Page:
Minnesota Shutdown & Deal
July 15, 2011 by USA Post
Minnesota Shutdown & Deal, Governor of Minnesota, Mark Dayton and top Republicans agreed Thursday to end a budget impasse that caused the state government to close with the Democratic governor to forgo raising taxes.
The agreement came after a negotiating session of three hours that followed Dayton’s announcement of its offer earlier in the day. If the details were developed and approved by state lawmakers that would end the stop on the way to solve one and 5 billion deficit that lasted two weeks now.
Dayton, said the government would be back in business “soon” but did not say exactly when.
The two sides agreed on a proposal that would increase and 1.4 billion in new revenue, half the delay checks of state aid to school districts and half from the sale of snuff payment bonds. It was a great sacrifice for Dayton, which had made new tax revenues from a central point in his campaign last year and the center of your budget.
Republicans said they agreed to drop a list of policy changes and a plan to reduce the state workforce by 15 percent.
“This is to ensure that agreement is reached we can all be disappointed, but a deal is done, a budget that is balanced, a state that is back to work,” said Republican House of Representatives Kurt Zellers, which Dayton appeared with Senate Majority Amy Koch after the private meeting.
The looks on their faces grim testimony to hard bargaining.
“Nobody is going to be happy with this, which is the essence of real commitment,” said Dayton.
The date of a special legislative session to approve a final budget and the closing has not been established. Some of the terms of the agreement still need to be filled in.
The closure has been idle 22,000 employees; the state closed parks and rest stops and cut funding for many social services. It has cost the state millions in the cost of preparing for the closure and loss of income since then.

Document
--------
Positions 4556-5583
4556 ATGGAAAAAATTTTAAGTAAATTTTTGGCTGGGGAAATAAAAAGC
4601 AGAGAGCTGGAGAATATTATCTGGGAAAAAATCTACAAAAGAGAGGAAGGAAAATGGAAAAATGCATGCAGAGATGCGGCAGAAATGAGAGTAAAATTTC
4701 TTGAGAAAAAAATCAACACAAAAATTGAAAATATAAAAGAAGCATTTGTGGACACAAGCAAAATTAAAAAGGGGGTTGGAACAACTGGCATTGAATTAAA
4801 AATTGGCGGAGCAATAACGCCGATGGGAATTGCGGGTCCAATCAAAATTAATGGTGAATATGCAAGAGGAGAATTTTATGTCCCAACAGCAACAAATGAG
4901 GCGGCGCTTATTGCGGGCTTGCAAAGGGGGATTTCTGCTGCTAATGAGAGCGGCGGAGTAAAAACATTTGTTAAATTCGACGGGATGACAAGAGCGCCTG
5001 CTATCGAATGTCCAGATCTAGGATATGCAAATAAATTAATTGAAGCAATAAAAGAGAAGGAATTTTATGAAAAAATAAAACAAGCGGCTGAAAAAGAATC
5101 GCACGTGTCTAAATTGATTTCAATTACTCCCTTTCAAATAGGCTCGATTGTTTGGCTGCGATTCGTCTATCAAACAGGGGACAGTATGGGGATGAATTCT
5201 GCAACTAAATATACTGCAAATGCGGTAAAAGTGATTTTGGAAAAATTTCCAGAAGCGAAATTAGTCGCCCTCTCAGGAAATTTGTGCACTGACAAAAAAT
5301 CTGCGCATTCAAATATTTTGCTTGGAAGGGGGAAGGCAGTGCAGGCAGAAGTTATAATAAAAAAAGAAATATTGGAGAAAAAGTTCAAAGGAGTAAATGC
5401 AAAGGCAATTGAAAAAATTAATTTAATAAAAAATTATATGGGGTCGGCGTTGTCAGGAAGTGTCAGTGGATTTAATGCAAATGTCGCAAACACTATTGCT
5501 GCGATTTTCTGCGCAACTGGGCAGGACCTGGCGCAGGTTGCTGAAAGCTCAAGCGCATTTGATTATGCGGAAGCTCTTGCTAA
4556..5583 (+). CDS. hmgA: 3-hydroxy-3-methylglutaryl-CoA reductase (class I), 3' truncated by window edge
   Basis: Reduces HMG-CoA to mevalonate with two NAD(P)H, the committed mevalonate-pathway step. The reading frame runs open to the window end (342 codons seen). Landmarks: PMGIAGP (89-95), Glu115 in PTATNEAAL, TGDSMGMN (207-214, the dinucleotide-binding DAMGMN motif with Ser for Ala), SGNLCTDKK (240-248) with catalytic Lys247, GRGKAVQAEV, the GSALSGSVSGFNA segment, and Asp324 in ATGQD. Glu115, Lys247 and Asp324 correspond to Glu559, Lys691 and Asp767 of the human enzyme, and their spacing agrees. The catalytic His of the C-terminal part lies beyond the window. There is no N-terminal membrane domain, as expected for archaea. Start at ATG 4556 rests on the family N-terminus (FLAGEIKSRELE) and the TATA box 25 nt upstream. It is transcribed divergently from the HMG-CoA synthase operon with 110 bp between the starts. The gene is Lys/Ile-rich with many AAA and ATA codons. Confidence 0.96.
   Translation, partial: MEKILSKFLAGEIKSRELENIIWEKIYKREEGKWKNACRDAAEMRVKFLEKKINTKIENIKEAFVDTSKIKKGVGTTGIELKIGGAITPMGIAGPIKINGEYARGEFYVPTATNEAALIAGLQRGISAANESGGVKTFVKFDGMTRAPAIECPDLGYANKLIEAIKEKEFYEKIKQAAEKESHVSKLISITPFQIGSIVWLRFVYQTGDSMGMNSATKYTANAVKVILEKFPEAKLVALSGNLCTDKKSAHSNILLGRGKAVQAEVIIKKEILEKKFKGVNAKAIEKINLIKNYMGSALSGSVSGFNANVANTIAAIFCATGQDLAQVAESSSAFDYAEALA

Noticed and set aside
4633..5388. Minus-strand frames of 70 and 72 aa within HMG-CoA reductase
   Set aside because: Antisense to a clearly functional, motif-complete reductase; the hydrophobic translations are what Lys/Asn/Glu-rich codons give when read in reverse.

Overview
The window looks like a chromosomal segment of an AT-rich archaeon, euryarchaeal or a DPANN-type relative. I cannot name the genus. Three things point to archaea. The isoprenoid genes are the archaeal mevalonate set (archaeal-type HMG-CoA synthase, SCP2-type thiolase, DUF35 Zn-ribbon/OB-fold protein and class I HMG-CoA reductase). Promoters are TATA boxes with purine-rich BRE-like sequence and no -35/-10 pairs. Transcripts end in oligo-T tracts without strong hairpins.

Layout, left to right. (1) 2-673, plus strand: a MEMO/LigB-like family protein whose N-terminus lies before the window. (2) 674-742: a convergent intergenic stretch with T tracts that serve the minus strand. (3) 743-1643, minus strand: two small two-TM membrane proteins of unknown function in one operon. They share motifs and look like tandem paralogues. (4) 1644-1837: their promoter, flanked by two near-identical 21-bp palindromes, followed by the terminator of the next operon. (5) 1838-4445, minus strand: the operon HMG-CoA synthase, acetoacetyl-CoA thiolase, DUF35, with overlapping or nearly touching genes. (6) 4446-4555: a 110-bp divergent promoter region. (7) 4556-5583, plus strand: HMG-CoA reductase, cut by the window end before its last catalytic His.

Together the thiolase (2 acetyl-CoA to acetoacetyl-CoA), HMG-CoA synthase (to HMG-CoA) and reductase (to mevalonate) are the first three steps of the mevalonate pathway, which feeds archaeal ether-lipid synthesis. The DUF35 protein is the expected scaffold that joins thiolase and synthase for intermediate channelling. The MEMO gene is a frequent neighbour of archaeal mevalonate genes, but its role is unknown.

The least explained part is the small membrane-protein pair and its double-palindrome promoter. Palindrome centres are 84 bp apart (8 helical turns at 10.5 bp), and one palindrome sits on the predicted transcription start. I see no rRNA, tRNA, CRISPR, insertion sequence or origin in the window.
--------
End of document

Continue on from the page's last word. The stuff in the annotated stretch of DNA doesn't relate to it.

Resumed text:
The disruption also prevented business and professional licensing in the state. The drawback is threatening to stop licensing the sale of Miller, Coors and other beers popular in the state within days.
State payments to schools and local governments have continued, and a court has taken some of the pressure to restart the flow of cash to programs ranging from childcare assistance to food service home for the elderly.
The governor looked tired early on Thursday when it announced it would adopt the proposal of the Republican Party, which was offered on the eve of the closure.
The agreement is subject to the approval of the Legislature, not an easy task after an election in which a more conservative Republican caucuses took power. Koch and Zellers said they believe rank and file lawmakers approve. Republicans have narrow margins in both chambers, and Democratic leaders were not minority in treatment decisions.
The unions and some Democrats criticized the plan as irresponsible for borrowing against future income.
“More debt and more debt just this bad situation,” said state Rep. Ryan Winkler, a Democrat from Golden Valley, in a statement. Winkler said the delay in school funding, which has become a regular part of balancing the budget in Minnesota, “mortgaging the future of our children.”
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